How To Preserve Pumpkin and an Online Homemaking Conference!

You can do so much with pumpkin …


… so why not put some away now, to use the rest of the year?

If you live in the U.S. more likely than not, you have a bunch of big ol’ pumpkins sitting at your local Kroger, Safeway, Ingles, Walmart, farmers market, or other grocery store.  Many people get large pumpkins for fall decorations or for carving jack-o-lanterns, but for us they are food!  There are many kinds of squash and pumpkins out there … I will not even try to be an expert on which is best for what, but we have enjoyed preserving and eating the large pumpkins for many years.  And for anyone who enjoys pumpkin and saving money, why not try it too?

Do you want to store away some pumpkin?  If so, you had better make sure you get some soon … they seem to disappear from the stores around the beginning of November.


I plan on posting our favorite pumpkin casserole recipe very soon but until then, I wanted to re-share the way we freeze pumpkin.  The simple run-through is:

        • Select a pumpkin
        • Chop, cook and puree it
        • Pour into bags and place in the freezer
        • Thaw when ready and use!

Visit this post to find out more on What Do You Do … With Pumpkin?

On another note, since we have six pumpkins to process this year, to save on freezer space, I plan on canning some, as well as freezing them like before.  I found instructions this website that seem easy enough to follow, and I look forward to seeing if it works well.  If anyone has any tips for pressure canning pumpkin, I would be glad to hear them.

Homemaking Ministries is hosting an online conference and their early-bird pricing is available for one week!

This course includes videos from different speakers who are covering the following topics:

  • The Ministry of Homemaking
  • Recovering Biblical Homemaking
  • Homemaking and Working from Home: Is it possible to do both?
  • Homemaking—the juggling act!
  • Saving Time and Money in the Kitchen
  • Having a Plan for Keeping Your Home Clean
  • Prayer in Homemaking: gaining vision, finding time, and praying with our children
  • Finding Joy in Homemaking
  • Spiritual Disciplines for the Busy Homemaker
  • Calm Your Chaos
  • Unrealistic Expectations, Communicating your Needs, and Dealing with Differences
  • Bible Memorizations: 5 minutes a day, lifetime benefits for the entire family.

The conference is live (online) October 27th – 29th but once you sign up, you can have access to the videos and watch them at your leisure whenever you like – forever!  Plus, if you sign up before October 26th, you will receive $75 worth of free bonus items that can help you embrace your role as a homemaker!

Bonus items!! (Pre-conference ticket sales ONLY)

You can find more information and sign up for the conference on this page!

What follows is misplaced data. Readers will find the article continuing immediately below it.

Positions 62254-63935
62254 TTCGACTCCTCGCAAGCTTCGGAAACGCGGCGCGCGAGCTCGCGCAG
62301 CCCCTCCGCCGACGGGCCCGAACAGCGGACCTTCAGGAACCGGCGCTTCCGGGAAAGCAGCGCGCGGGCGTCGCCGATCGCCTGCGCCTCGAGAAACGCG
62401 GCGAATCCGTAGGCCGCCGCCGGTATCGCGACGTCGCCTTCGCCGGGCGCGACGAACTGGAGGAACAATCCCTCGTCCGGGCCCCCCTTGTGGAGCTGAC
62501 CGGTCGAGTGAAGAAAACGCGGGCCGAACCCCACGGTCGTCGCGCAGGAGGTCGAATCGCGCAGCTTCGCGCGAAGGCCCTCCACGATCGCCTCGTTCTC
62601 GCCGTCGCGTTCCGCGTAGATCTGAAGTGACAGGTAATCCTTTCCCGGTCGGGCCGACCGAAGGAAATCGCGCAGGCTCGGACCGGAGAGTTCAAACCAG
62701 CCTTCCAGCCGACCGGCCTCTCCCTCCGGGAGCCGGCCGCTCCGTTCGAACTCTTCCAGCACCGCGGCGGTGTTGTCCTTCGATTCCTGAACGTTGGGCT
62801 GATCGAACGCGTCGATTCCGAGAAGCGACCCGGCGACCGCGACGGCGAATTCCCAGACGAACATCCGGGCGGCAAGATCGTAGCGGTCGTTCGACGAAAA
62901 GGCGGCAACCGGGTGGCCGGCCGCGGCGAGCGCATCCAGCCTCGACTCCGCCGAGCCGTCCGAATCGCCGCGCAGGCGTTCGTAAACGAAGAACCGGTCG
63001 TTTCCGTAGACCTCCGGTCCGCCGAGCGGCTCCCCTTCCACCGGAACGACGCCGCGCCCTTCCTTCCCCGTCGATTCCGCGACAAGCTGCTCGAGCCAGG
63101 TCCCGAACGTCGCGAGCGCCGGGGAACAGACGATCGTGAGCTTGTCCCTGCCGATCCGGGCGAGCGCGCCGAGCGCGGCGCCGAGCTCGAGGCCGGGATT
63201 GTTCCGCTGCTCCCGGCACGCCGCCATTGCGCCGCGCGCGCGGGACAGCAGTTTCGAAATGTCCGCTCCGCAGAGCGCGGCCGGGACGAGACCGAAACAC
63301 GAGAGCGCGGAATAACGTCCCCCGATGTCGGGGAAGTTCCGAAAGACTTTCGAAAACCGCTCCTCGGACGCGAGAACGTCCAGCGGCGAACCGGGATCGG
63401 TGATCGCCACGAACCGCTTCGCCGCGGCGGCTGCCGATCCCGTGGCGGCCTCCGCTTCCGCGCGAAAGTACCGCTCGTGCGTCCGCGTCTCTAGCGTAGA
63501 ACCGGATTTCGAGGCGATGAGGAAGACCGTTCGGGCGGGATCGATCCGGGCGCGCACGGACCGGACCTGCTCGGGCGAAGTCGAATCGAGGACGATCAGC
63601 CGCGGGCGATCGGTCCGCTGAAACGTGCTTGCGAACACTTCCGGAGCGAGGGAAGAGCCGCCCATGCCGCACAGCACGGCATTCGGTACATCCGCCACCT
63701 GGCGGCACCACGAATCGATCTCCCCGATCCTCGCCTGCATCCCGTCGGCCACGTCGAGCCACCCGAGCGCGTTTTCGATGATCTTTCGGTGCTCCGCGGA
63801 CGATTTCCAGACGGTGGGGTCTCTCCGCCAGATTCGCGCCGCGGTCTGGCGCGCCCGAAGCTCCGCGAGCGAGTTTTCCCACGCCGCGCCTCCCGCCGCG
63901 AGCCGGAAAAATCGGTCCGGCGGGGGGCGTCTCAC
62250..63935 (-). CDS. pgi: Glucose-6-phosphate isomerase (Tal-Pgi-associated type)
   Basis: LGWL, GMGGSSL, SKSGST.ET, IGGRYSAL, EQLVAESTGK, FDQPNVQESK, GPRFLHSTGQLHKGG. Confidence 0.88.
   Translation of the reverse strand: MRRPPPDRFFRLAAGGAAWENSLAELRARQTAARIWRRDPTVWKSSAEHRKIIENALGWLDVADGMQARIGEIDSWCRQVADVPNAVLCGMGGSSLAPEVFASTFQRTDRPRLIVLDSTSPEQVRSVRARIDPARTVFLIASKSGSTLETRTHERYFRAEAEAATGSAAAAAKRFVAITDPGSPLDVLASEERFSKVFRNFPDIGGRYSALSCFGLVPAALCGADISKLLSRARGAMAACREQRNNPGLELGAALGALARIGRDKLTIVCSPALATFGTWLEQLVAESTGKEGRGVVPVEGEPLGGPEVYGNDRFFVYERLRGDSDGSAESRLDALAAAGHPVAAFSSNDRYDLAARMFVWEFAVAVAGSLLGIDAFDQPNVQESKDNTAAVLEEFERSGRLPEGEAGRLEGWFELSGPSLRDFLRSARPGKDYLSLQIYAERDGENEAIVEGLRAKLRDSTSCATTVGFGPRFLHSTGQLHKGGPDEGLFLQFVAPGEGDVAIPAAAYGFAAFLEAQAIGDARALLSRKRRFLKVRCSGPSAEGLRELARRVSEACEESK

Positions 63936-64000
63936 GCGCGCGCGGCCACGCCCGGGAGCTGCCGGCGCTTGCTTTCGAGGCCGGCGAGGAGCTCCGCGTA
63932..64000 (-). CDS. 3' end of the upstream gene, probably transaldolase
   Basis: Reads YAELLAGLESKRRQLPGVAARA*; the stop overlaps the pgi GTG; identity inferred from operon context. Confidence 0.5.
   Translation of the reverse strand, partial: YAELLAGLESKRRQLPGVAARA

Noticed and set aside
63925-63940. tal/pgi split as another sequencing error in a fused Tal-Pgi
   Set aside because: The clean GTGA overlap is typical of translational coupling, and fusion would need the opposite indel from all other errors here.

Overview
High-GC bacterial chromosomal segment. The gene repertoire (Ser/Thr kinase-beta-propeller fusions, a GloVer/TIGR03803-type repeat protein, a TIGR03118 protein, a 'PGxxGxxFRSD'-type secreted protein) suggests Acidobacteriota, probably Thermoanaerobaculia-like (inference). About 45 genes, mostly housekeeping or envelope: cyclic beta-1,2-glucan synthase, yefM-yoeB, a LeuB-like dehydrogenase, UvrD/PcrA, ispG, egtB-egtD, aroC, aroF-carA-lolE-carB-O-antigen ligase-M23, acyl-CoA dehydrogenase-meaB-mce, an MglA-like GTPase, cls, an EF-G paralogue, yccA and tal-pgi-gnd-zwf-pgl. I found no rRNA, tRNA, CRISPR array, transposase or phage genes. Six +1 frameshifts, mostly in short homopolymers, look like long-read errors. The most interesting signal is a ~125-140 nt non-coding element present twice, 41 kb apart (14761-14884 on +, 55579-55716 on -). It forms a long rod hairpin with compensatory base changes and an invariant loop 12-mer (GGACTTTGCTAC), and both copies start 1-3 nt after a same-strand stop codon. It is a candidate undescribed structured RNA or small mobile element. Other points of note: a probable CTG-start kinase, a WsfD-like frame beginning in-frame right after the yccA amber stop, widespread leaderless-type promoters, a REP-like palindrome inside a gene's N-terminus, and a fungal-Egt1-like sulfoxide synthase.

Have fun and keep smiling 🙂

6 thoughts on “How To Preserve Pumpkin and an Online Homemaking Conference!

  1. Hello Ruth,
    We always can our pumpkin. Here are the instructions: Peel and dice pumpkin, Steam until soft, Drain and pack tightly into jars, leaving 1 1/2 inches head space. Process in pressure canner at ten pounds for 80 minutes, for quarts.
    We put it in the blender before using it for pies. Sometimes we blend it before canning.
    It lasts for years.
    Happy Preserving!

    1. Thank you so much! It was great to hear it in such quick, easy language:)!

      Do you used the large “jack-o-lanterns” pumpkins or the pie pumpkins when canning?

      Thank you again, this really makes me feel more comfortable:) Ruthie

      1. Canning is easy but not quick!
        The hardest part with pumpkin is peeling them. I find a vegetable peeler works well, as long as the pumpkin hasn’t started to dehydrate.
        We only ever use the ones we grow, so I don’t know. We also use butternut squash or whatever else we have around.
        I’m canning applesauce for the next week.
        Feel free to email me if you have any questions.

  2. We just canned pumpkin this past week-
    altho all the books say not to, we pureed it after cooking it, then canned at 10 lb for 90 minutes-2 other friends do it this way, and I had just used up a jar from 2010 that smelled DIVINE-I prefer butternut squash, but onlyl have pumpkins this year=-
    enjoy your canning days-

  3. Hi, I bake my pumpkin. Cut in half, scoop out the seeds, line a cookie sheet with aluminum foil, place pumpkin cut side down on cookie sheet and bake at 350ºF for an hour or until you can poke the skin with a fork. Let cool. Scoop out of skin and puree. You can freeze or can it after. I find this is easier for me then peeling and cooking the pumpkin.

    1. Thanks for commenting! I do cooked the pumpkin as you mentioned and it is definitely one of my favorite methods.

      The flesh seems to have less liquid when baked, than when it is boiled or steamed.

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